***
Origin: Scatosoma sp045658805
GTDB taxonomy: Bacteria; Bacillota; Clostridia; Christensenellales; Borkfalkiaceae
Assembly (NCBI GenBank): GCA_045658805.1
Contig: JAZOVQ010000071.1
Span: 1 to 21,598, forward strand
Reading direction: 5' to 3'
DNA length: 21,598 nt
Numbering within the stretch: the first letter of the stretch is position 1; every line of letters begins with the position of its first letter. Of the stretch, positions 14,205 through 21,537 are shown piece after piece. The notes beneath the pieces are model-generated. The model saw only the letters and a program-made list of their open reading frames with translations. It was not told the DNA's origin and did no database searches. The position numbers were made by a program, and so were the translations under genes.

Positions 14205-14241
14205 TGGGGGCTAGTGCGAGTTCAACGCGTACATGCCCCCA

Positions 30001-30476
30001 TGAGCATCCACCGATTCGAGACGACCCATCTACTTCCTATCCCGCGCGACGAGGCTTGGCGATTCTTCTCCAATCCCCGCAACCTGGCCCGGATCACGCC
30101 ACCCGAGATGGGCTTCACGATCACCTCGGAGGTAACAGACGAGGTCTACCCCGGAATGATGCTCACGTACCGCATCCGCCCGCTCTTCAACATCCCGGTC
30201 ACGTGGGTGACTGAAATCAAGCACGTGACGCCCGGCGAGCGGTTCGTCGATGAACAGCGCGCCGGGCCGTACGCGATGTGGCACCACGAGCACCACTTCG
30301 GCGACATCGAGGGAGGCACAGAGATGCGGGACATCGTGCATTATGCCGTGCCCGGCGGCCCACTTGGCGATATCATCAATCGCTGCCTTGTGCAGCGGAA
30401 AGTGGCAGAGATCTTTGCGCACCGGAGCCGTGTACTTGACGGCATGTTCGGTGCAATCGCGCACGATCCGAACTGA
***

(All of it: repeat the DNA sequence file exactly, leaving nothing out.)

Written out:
Origin: Scatosoma sp045658805
GTDB taxonomy: Bacteria; Bacillota; Clostridia; Christensenellales; Borkfalkiaceae
Assembly (NCBI GenBank): GCA_045658805.1
Contig: JAZOVQ010000071.1
Span: 1 to 21,598, forward strand
Reading direction: 5' to 3'
DNA length: 21,598 nt
Numbering within the stretch: the first letter of the stretch is position 1; every line of letters begins with the position of its first letter. Of the stretch, positions 14,205 through 21,537 are shown piece after piece. The notes beneath the pieces are model-generated. The model saw only the letters and a program-made list of their open reading frames with translations. It was not told the DNA's origin and did no database searches. The position numbers were made by a program, and so were the translations under genes.

Positions 14205-14241
14205 TGGGGGCTAGTGCGAGTTCAACGCGTACATGCCCCCA

Positions 30001-30476
30001 TGAGCATCCACCGATTCGAGACGACCCATCTACTTCCTATCCCGCGCGACGAGGCTTGGCGATTCTTCTCCAATCCCCGCAACCTGGCCCGGATCACGCC
30101 ACCCGAGATGGGCTTCACGATCACCTCGGAGGTAACAGACGAGGTCTACCCCGGAATGATGCTCACGTACCGCATCCGCCCGCTCTTCAACATCCCGGTC
30201 ACGTGGGTGACTGAAATCAAGCACGTGACGCCCGGCGAGCGGTTCGTCGATGAACAGCGCGCCGGGCCGTACGCGATGTGGCACCACGAGCACCACTTCG
30301 GCGACATCGAGGGAGGCACAGAGATGCGGGACATCGTGCATTATGCCGTGCCCGGCGGCCCACTTGGCGATATCATCAATCGCTGCCTTGTGCAGCGGAA
30401 AGTGGCAGAGATCTTTGCGCACCGGAGCCGTGTACTTGACGGCATGTTCGGTGCAATCGCGCACGATCCGAACTGA